Last week, I went to a lunch talk in a series running at the university where I work on the subject of “Globalization and the Artist.” This particular talk was by James Schlefer, one of the few non-Japanese people to be recognized as a Grand Master player of the shakuhachi, a traditional Japanese flute. He played two pieces and talked about the history of the instrument and how it has changed over time. (The title of his talk, after all, was “The Evolving Shakuhachi.”)
Like many cultural items in Japan, the shakuhachi originally came from China, in the form of the xiao. The xiao, though, traditionally has six finger holes, whereas the shakuhachi has only five. When asked when and why the sixth hole disappeared, Schlefer said that there is about one hundred years (or more, I forget) of lost history between the arrival of the flute and its first real appearance in Japanese writings.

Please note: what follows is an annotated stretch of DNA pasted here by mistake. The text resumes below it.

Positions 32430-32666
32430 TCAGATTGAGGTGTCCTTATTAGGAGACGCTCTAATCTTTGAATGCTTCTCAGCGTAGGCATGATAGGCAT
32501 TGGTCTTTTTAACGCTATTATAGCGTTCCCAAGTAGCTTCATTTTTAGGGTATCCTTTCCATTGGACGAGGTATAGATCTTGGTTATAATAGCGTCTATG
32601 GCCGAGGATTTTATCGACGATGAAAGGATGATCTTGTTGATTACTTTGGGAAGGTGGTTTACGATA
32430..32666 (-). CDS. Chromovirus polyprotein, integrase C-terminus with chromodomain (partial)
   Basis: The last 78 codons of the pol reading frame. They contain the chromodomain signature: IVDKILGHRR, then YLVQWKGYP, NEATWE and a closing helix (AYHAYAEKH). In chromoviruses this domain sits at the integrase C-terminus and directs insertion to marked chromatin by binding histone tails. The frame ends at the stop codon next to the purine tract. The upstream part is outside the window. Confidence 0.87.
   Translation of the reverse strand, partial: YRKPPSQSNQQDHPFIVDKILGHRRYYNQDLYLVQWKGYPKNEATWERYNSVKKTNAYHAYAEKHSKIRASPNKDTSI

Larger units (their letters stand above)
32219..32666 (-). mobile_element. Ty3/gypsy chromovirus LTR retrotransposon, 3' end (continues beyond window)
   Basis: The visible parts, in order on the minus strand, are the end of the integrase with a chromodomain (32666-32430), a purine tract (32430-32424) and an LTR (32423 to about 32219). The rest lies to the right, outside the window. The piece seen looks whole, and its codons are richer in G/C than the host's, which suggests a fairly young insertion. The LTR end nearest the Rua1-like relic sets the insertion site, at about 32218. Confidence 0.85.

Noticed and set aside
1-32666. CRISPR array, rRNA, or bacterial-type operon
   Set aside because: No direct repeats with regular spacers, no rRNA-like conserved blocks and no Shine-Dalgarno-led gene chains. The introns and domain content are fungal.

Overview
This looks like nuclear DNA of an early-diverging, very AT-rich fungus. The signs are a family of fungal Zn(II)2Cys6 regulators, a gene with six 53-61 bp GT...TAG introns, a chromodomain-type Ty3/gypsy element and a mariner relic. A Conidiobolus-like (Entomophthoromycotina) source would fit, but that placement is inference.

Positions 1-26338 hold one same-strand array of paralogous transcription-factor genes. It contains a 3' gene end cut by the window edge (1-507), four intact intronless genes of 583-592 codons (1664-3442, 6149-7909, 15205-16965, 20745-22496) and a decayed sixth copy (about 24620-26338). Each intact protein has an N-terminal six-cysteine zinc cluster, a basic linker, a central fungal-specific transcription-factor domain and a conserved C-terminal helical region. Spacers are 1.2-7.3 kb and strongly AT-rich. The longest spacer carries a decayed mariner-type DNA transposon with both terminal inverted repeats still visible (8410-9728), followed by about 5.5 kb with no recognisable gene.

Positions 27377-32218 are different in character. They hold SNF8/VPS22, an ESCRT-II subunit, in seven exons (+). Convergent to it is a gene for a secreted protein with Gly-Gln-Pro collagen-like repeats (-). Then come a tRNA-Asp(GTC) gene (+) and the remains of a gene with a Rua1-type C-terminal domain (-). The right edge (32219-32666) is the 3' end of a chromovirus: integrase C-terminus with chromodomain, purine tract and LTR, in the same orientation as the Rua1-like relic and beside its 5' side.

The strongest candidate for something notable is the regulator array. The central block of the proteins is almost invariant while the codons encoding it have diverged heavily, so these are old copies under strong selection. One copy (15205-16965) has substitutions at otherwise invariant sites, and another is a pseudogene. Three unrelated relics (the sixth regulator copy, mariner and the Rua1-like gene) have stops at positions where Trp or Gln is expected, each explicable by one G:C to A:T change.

The shakuhachi was originally predominantly used in Japan as a Buddhist meditation tool. Schlefer described the practice as one that encourages the player to concentrate on breathing, individual notes, and the silence between the notes and phrases. The Buddhist monks who used the shakuhachi the most were also itinerant monks, and many of them were ronin, or samurai who had lost their masters, but were still required to keep up their status as members of the samurai class. Becoming a monk was allowed, but they might still need to defend themselves, and for this, the shakuhachi was handy. The end of the flute is the root end of the piece of bamboo the flute is made from. Musically speaking, this is because the hollow inside the flute needs to taper toward the end, which bamboo naturally does at the root. But practically speaking, the type of bamboo used to make the flute is quite thick, and if you leave the root end unshaved, you can get a nice club. A manly flute, it was.